3. You’ll Become More Effective at Strategic Decision-Making. Coaching is a very personal journey indeed, but it’s also a journey that emphasizes business results. Climbers have a goal to get to the top of the mountain. The climb, though, isn’t without peril. Rocks fall, moments of lost footing cause a stumble (and an increased heart rate!), defeat sometimes seems to win, and beginning again are all common occurrences. Knowing when to quit, when to adjust, or when to simply press on are all moments during most any climb. With Coaching, you’ll gain key insights into things you may already know (but have long forgotten), or you’ll see something from a different perspective, or you’ll recognize that you never slow down enough to fully dissect a strategic situation. You may be more reactive than proactive, or you may be too proactive (jumping every time a shiny object appears), or you may be way too slow when it comes to making a decision (especially a hard decision). Honing your skills around how you think and around the habits you’ve created for yourself will help you grow into better habits that will then lead to making better decisions, faster and with greater precision.
4. An Increased Ability to Make Bold Moves. Pausing to give yourself the gift of Executive Coaching gives you the space you need to talk a current situation through and to gain an outside perspective on options for who to do next. Your own values, beliefs, thoughts, and ideas become clearer through Coaching, as do your fears. It’s your fears (and sometimes your self-talk) that may be holding you back from doing whatever it is leadership is requiring you to do at any given moment. In time, though, Coaching gives you the presence of mind to make bold moves that are aligned with your strategic intent. Understanding what you stand for creates a sense of conviction about doing what needs to be done. A Coach, then, can help you navigate the execution of your strategic intent so you’ll gain in the confidence needed for making bold moves.
5. You Won’t Feel So Alone. A great Coach will increase your skills as a strategic thinker. A Coach will prompt you to create a different level of awareness while helping you integrate what you’ve learned into your daily leadership endeavors. You’ll get clearer about how your leadership can support better business results, while also having a confidante and champion that’s readily in your corner. You’ll learn that the isolation that comes with leadership isn’t something you have to tolerate. A Coach will help you increase your entire skill-set around becoming a more effective communicator, delegator, team builder, and more. You’ll learn the business relevance of growing your own emotional intelligence to a level that, left on its own, will be a magnet because people will want to be around you. People will no longer fear you because of where you fall on an organizational chart. People will become your greatest champions. Even when you slip or fall, they’ll be there to catch you (as will your Coach).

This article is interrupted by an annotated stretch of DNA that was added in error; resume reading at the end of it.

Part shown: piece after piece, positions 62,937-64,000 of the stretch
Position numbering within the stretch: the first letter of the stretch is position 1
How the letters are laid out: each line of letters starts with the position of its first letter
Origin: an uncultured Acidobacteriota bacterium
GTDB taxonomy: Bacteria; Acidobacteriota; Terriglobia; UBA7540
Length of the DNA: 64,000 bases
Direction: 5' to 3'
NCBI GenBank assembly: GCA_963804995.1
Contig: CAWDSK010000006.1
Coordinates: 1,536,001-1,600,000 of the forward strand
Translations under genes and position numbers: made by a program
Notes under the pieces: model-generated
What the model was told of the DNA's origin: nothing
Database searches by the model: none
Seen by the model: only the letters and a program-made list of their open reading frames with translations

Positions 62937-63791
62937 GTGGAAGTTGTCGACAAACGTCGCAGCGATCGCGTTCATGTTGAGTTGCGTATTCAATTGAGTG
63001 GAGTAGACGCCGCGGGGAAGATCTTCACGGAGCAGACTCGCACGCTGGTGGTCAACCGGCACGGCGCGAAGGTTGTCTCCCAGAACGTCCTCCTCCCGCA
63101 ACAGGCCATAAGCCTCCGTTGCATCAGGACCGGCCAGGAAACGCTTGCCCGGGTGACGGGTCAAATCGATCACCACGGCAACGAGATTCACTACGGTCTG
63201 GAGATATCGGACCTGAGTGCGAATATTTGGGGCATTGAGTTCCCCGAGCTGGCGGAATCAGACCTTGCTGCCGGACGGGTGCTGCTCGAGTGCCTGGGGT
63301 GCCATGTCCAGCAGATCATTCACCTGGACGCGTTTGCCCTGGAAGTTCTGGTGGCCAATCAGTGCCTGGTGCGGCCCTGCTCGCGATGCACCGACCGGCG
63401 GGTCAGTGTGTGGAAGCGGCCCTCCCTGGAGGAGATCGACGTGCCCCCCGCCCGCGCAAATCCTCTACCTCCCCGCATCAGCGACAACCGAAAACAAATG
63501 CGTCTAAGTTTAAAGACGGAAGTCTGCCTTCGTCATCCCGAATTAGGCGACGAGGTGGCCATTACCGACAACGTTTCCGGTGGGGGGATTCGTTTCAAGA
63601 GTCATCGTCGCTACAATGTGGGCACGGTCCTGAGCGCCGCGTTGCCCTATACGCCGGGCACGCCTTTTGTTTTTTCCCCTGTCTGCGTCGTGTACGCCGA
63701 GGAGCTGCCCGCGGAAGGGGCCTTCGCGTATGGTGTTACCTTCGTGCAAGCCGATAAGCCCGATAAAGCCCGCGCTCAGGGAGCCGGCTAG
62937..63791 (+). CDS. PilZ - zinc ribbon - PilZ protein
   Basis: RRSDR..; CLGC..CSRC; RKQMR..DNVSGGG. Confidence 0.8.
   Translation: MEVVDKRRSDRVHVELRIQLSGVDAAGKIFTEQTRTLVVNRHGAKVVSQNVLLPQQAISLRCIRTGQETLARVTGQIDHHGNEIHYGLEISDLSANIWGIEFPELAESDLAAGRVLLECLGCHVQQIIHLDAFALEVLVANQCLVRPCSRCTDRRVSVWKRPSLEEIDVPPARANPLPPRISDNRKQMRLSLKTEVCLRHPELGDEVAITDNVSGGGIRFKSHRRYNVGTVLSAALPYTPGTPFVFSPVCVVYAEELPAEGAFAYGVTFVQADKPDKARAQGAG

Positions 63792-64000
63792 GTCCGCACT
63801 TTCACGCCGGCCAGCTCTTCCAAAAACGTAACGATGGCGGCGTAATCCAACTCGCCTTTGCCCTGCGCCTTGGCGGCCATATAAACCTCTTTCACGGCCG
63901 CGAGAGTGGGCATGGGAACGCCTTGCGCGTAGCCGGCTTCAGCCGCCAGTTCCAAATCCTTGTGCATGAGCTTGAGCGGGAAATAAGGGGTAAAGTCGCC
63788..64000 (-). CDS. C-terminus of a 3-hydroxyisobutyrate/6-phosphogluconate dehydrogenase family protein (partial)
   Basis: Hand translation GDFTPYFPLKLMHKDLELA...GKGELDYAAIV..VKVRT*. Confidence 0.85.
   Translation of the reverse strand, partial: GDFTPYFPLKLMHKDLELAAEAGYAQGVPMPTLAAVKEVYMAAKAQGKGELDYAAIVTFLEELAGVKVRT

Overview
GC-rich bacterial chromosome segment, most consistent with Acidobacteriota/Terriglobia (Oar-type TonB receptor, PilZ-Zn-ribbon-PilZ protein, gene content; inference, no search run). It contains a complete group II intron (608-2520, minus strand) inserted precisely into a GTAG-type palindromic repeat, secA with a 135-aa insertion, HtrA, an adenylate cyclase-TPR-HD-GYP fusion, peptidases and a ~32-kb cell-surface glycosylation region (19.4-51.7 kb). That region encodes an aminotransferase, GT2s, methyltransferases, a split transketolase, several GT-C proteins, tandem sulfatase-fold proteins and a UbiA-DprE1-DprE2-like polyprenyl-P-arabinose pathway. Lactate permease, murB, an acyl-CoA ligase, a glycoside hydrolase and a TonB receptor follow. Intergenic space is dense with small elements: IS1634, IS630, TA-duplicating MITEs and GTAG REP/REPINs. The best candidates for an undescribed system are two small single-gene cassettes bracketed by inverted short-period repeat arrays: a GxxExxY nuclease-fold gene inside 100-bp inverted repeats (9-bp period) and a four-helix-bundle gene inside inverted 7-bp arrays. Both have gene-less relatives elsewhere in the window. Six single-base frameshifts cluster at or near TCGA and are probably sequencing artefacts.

How You Benefit from Coaching
With an Executive Coach you can reach your mountaintop with energy to spare, all while attaining the business results you want to achieve. But like most things in life, learning how to be an even more effective leader is hard work.
To benefit from Coaching, you have to have a sincere desire to grow yourself as a leader. The process itself simply requires that you be a believer in life-long learning. Accompanying this must be a willingness, too, to be receptive to information you may not want to hear. Without the confidence to open up and accept negative information constructively, you simply can’t benefit from having an Executive Coach by your side. Almost all of my Executive Coachees are passionate about increasing their leadership effectiveness. They’re also passionate about growth both for the business and for themselves. This is the landscape that will provide value to the Coaching process.
Finally, Coaching is a process designed around you. A great Coach will work within the framework of your organization’s strategic goals; however, Coaching is still for your growth as a leader. All that’s required is an open heart for the truth, both good and bad.
Embrace the truth and you’ll be set to climb most any mountain.
Photo credits: iStock by Getty Images